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Stories from a seasoned screenwriter. Take heart! Your creative source is infinite and un-ending. Sometimes Hollywood just rips up the roadmap back to it. The bottom line is that Hollywood is not at all as bad as it sounds. Additionally, it's worse than you can imagine. Remember to pack a sense of humor.


I am a screenwriter living in Southern California. I've written screenplays for most of the Hollywood studios over the past 20 years. One of the uncredited writers of FANTASTIC FOUR, I wrote FIRE DOWN BELOW starring Steven Seagal, and the TV Movie 12:01 PM starring Martin Landau and MANEATER with Gary Busey. I have directed short films. I have written on numerous Hollywood studio assignments, some for big shot actors, some for small shot nobodies.

Tuesday, September 26, 2006

Words as Toys

I have a friend who was lamenting the other night that he didn't write something like MY BIG FAT GREEK WEDDING, because even though it was crap it did so well at the box office.

Are we having fun yet?

First of all, I thought the movie was funny.

Second of all, all I could think of to say was - the author didn't write it to make a box office smash, she wrote it because she loved writing it and it cracked her up.

Same for JACKASS, by the way. Sure there's a financial formula involved, but those jack asses really LIKE what they're doing and it shows.

The energy that goes into any project, is the energy we feel coming back out of it.

If that energy is fun, if your happiness goes in, or even if it's bittersweet and you're writing a tragedy, if it's still thrilling to you, soul healing, or just plain fun, we'll feel it.

Andthat's contagious.

So don't forget to play with words as if they were toys.

And don't play with words as if each line has to make $200 mill at the box office.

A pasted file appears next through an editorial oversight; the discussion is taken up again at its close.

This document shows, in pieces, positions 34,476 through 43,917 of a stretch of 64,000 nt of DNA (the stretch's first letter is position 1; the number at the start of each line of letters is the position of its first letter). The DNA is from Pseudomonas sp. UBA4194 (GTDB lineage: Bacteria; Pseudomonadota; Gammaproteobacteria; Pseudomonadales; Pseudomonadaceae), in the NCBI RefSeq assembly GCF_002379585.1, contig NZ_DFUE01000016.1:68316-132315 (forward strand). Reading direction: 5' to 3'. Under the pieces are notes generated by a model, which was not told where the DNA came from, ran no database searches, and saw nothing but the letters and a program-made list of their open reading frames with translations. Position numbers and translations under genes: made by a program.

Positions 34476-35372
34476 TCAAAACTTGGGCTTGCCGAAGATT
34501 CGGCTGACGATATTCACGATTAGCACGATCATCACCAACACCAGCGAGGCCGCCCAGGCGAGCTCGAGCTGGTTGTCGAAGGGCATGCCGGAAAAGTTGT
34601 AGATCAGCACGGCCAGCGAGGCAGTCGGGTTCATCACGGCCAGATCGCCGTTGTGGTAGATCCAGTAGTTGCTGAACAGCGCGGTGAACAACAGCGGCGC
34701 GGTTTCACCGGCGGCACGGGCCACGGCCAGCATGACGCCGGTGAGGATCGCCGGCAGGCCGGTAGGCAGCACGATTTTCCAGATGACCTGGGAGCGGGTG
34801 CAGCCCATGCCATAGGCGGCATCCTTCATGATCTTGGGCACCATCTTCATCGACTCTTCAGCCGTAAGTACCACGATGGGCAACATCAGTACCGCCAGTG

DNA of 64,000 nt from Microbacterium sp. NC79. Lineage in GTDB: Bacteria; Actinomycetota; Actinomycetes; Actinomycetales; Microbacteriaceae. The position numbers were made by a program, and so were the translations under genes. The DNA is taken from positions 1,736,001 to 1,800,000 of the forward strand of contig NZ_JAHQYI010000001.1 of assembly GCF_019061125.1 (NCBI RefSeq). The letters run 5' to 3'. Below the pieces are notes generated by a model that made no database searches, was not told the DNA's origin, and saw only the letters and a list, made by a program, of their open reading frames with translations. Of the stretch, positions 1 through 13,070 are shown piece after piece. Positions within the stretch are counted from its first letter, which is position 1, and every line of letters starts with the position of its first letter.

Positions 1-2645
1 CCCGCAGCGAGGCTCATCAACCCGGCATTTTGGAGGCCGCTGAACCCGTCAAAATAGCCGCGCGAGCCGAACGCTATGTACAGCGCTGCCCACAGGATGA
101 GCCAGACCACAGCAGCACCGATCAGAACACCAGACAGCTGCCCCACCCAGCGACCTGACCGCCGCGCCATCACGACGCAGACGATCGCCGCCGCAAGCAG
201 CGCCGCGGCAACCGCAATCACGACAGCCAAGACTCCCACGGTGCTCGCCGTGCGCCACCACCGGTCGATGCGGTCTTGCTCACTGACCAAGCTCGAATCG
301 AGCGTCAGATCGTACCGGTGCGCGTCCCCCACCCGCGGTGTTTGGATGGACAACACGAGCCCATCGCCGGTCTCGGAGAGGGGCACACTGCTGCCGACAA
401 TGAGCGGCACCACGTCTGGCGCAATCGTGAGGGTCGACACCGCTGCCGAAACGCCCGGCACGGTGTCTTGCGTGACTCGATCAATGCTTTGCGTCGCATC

It's more of a problem for those who are successful. You begin feeling like you have to feed that success and you begin to second guess and doubt yourself. When the reality is, if you just be true to the fun you're having, the success will just come.

I'm a bootleg music collector, Beatles primarily, and the one thing that has blown me away when I hear a rehearsal track, or an out take of an incredibly famous song, is how much fun these guys were having together when they worked. Experimenting, trying different versions of the same song, not afraid to completely kill a slow version of something and turn it into something fast and you suddenly recognize the hit. What starts as a ballad on one track, becomes a hard rock hit several tracks later. Same song. Or the heavy metal sounding jam because a lighter rock hit because they pulled way back on the intensity - and you recognize the hit. They were incredibly unattached to what something had to be - they just loved an idea, ran with it, played with it, listened to it, followed the flow where it took them - until it felt right.

Don't be afraid to follow the flow and play even as you work within an outline.

And truly, the energy you put into your project is the energy people will get back out when they pick it up and read it.

Think of words as toys.

Wednesday, September 20, 2006

Write the Unsaid

Real dialogue has as much said as there is unsaid, as there is in any real discussion between two (or more) people.

Furious at your father, you may not mention your feelings.
In love with the woman you're speaking to, and she's unaware, you may not mention it.
Dreaming he'll ask you to marry him, it may not come up when you chat, but it's on your mind.

In drama the unsaid is very powerful, and it pulls us into that empty moment.

How do you write the unsaid?

You must know the emotional life of your characters. You must know not only how they feel in a specific moment, but what is the arc of emotions in their story. Often a character's mind wants something - that drives the plot (money, sex, power, an item) and their heart want something as well - (love of a stranger, reconciliation with a loved one, redemption for past failure) and that is what is completely UNSAID.

Specifically, it is unsaid TO the primary object of affection.

Crucial that is IS SAID to a trusted friend, ally, or piece of paper with a voice over.